The JavaScript Array.splice() method

If you're into heavy JavaScript development, chances are you'll be running into some serious Array manipulation sooner or later. Luckily, Arrays come packed with a couple of really useful methods. It's somewhat ironic the most useful of these, Array.splice, doesn't work in IE.

What does Array.splice() do?

Array.splice() is used to modify an array, removing a sequence of items and inserting other stuff its place. It does some very cool things when you know how to work with it. Once you get the hang of it you start to find all sorts of uses for it. The notation is like this:

Array.splice( int start, int length, [elements...] );

Meaning: begin at index start, remove length items and (optionally) insert elements. Finally return the removed items in an array. It is best shown through a couple of examples:

var a = [0, 1, 2, 3, 4, 5, 6];
var b = a.splice(1, 3);
> b is now [1, 2, 3]
> a is now [0, 4, 5, 6]

var a = [0, 1, 2, 3, 4, 5, 6];
// You can add as many items as you want
var b = a.splice(1, 3, 'a', 'b'); 
> b is now [1, 2, 3]
> a is now [0, 'a', 'b', 4, 5, 6]

Making it work in IE

I've been trying to write an IE-compatible alternative myself and have been looking online for a while but splice is a tricky beast. Nothing on the internet had a full implementation and I myself found it very hard to get all of the edgy cases right, especially when it comes to inserting new items.

However, for a personal project of mine, a couple of month ago, I really needed it so I sat down and gave it some serious effort. While sitting on the toilet (the best time to relax and think) I came up with the solution: I just needed to write the Array equivalents of String.substr() and String.substring(), then it would be very easy.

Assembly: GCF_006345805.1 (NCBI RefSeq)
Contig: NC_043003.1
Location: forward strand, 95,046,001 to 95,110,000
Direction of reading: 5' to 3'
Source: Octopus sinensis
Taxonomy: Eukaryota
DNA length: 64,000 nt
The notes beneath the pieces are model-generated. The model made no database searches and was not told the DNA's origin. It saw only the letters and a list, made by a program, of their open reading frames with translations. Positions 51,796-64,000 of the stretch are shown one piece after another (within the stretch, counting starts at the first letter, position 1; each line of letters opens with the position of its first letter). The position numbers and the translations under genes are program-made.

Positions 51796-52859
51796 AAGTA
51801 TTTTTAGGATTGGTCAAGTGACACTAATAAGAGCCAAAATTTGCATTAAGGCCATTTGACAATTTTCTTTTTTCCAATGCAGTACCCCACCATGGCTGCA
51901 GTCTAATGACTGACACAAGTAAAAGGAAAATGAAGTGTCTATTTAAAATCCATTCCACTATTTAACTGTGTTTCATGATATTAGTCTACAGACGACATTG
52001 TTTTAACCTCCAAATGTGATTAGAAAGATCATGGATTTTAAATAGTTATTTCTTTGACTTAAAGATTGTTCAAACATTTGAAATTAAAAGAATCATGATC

if(!Array.prototype.splice) {
    Array.prototype.splice = function(iStart, iLength) {
        if(iLength < 0) iLength = 0;

        var aInsert = new Array();
        if(arguments.length > 2) {
            for(var i=2; i

You need the Array.subarr() and Array.subarray() methods to use this, of course, so if you want to use this get the full source here!.

Edit: Shoot, I just figured it still breaks on values for iStart and iLength that are smaller than zero:

var a = [0, 1, 2, 3, 4, 5];
var b = a.splice(-2, 3, 'a', 'b');
// Native splice:
// a = [0, 1, 2, 3, 'a', 'b'];
// My splice:
// a = ['a', 'b', 1, 2, 3, 4, 5];

The length bug was easy to fix, a matter of enforcing it to be at least zero, but fixing a negative start index will be much harder. It means I have to concatenate the end result differently.

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